Out of the way
I facilitated a Domestic Violence 101 training for 18 of our social service staff yesterday and the day before. Overall, a beautiful experience – amazing to see the power of creating a space and asking questions, and then getting. out. of. the. way.
There was one participant who really pushed me. He was not a member of our local staff – he was actually another volunteer. I wondered why he joined the workshop – did he actually see value in discussing issues of domestic violence, or did he come to serve as a counter to The Radical Feminist Takeover Agenda? He asked questions about why we do not have NGOs and programs to help men who are being abused, why the law was designed specifically to protect women, and suggested that a husband threatening his wife and keeping her from leaving the home did not constitute violence. At first, I got pissed. I pushed back, tried to explain imbalanced gendered power structures and emotional abuse, cited statistics and studies. I was so upset that we were wasting time talking about these issues, since they were not being raised by the local participants. But I did not want to leave them unanswered, suggesting that our focus on women was misguided or discriminatory.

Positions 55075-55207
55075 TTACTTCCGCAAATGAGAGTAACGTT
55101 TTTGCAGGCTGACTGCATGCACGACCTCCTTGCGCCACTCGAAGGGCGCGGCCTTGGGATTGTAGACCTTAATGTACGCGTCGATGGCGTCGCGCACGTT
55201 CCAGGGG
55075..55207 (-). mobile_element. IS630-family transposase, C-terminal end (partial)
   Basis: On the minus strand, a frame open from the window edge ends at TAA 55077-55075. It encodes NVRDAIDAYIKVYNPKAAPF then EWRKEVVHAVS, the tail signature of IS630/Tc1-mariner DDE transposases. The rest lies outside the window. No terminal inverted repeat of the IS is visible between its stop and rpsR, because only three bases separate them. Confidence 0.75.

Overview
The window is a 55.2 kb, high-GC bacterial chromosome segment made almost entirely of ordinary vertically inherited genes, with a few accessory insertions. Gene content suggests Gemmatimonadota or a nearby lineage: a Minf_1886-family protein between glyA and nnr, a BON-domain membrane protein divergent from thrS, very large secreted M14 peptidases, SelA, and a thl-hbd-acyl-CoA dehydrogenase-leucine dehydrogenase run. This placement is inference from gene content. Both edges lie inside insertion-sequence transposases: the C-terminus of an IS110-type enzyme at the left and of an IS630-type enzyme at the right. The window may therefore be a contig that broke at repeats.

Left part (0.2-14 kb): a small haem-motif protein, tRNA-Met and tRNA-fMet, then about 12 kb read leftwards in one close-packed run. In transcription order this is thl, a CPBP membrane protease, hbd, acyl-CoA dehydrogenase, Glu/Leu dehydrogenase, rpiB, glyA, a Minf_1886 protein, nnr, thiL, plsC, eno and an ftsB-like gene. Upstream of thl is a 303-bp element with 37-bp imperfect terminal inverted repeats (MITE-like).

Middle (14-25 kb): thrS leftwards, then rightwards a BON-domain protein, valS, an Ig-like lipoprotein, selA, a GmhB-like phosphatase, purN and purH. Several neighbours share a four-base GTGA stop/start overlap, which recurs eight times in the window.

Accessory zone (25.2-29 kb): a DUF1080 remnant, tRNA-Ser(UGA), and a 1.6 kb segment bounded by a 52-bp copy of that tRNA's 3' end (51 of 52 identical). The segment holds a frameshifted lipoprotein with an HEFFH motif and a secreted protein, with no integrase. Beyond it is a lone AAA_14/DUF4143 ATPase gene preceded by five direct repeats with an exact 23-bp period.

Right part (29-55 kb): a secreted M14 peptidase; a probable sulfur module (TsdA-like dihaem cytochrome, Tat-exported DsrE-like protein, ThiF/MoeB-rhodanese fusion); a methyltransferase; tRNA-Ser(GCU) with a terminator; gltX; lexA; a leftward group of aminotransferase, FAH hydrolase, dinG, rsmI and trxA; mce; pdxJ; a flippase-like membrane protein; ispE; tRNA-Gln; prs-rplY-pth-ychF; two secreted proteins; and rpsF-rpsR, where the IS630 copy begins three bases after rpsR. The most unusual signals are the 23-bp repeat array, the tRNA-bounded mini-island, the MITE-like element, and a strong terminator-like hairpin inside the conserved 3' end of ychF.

When I finally shut up, here is what some of the other women said – calmly and much more clearly than I ever could in my muddled Khmer:
“We work with 50 women in the jail. Many of them are there because they were violent against their husbands or children. There are 1000 men in the jail. Most of them are there because they were violent against their wives. So I think we should focus on violence against women first.”
“How would you feel if we were married, and I told you to stay in the house because I didn’t want you to look at other women? You’d go out anyway? What if you were dependent on me for money, a house, and your social status? What if I threatened you with a knife or a gun? You don’t have to call it abuse if you don’t want to, but for me and for most of us women, that is abuse.”
“Men leave their wives here every day. They go find new wives, and make new families, and no one cares. When a woman tries to leave, her family won’t take her in. They tell her she’s a bad wife, that she should go back to her husband, that she is nothing without him. So no, women and men are not equal in our country yet.”
I was so ashamed; ashamed that I had thought I could do a better job answering him than the women around me. There were still times throughout the workshop that I stepped in – when discussions were circular and unproductive, when a tone of respect was quickly slipping away, when specific knowledge I have about domestic violence counseling was relevant to the conversation. But it was a joy (a challenging one, but a joy nonetheless) to get to step back, out of the way, and let the women in the workshop fill their rightful roles as leaders and teachers.